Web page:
It would be cool if you could post all of this stuff on Github, Unit has its own public repo, and each day has its own subfolder.

10/05/2012 3:09pm


John Paul
10/05/2012 3:33pm

Hello everyone!!!
I am super exited to the next tutorial, I love free education, I am going to create a website for free education and when I do I will definetly talk about you. Thank you so much.
The best name that I can think of is: "Cortilo"

Roshan Karki link
10/07/2012 1:57am

Thanks, can't wait for more.

10/07/2012 10:24am

Just cant wait for complete tutorials to be out.......i Guess u mae a FAN!

10/07/2012 10:37am

Thanks a lot for this. I am getting very excited and learning whole this in bits is actually making me understand more than what I learned from other books and tutorials.

10/17/2012 8:05pm

Are you saying that your TUMBL game was written in Applet? Or you are giving us an example of writing an Applet game and then teach us about how to create a game for Android? I am really NOT that interested in learning Applet, but if it is a way to create a game for Android, I can continue reading it.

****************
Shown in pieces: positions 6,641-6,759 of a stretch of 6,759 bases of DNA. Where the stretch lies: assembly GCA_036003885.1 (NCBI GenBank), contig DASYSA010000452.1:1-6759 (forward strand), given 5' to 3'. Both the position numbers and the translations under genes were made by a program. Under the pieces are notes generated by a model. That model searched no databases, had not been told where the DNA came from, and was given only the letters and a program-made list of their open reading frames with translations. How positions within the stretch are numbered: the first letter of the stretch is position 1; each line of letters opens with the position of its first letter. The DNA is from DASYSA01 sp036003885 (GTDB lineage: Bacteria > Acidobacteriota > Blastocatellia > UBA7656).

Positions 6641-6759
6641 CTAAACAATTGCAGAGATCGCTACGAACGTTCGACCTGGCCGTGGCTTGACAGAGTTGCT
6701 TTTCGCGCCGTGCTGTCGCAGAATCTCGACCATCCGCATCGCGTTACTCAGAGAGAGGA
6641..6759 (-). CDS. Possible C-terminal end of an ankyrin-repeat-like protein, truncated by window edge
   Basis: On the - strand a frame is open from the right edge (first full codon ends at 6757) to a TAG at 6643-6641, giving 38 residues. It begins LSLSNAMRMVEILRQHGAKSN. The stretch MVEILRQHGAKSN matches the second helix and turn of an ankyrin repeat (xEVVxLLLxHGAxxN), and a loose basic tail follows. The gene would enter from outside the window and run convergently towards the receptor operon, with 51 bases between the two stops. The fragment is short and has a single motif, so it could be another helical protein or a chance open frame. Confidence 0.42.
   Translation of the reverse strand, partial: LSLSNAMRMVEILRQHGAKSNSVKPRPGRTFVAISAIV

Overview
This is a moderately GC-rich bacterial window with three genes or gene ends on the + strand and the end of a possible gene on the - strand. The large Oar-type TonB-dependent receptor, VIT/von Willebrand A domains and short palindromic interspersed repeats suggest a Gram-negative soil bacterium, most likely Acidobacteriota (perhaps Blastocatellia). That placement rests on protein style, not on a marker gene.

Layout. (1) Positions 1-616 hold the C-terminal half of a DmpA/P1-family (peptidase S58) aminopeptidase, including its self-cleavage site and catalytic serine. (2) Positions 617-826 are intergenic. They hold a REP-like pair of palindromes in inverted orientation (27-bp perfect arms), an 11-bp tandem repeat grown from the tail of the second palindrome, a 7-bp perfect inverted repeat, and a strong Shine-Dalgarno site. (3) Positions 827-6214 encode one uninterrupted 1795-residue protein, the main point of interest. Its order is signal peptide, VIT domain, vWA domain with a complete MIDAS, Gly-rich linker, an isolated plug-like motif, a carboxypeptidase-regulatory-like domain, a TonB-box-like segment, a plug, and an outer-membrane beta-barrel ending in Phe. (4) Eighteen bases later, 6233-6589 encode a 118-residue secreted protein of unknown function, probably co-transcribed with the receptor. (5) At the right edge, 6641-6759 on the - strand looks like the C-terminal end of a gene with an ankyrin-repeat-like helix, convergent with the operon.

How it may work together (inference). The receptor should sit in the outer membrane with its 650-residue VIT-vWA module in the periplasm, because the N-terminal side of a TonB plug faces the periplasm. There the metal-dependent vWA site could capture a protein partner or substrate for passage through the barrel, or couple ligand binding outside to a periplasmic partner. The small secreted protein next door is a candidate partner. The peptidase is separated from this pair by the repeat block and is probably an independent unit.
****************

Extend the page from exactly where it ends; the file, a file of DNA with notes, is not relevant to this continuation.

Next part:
BTW, I really appreciate your efforts and willingness to help others. Great work!

James C.
10/17/2012 8:28pm

TUMBL was originally written as an Applet (as a proof of concept) and then ported to Android.

The curriculum for this tutorial series is as follows (simplified):
Unit 1: Basic Java
Unit 2: Creating a Java Game
Unit 3: Porting this game to Android
Unit 4: Advanced Game Dev.

Since this tutorial was created for beginners, we assume that you have not created a game before. Since it is a huge leap to go from not knowing how to make a game using Basic Java to making a full-fledged Android application that incorporates SurfaceViews and XMLs while worrying about resource management, activity life cycles and touch/accelerometer input, we are covering Applets first (not because we are going to be making Applets in the future, but because it is a way to apply basic game development concepts).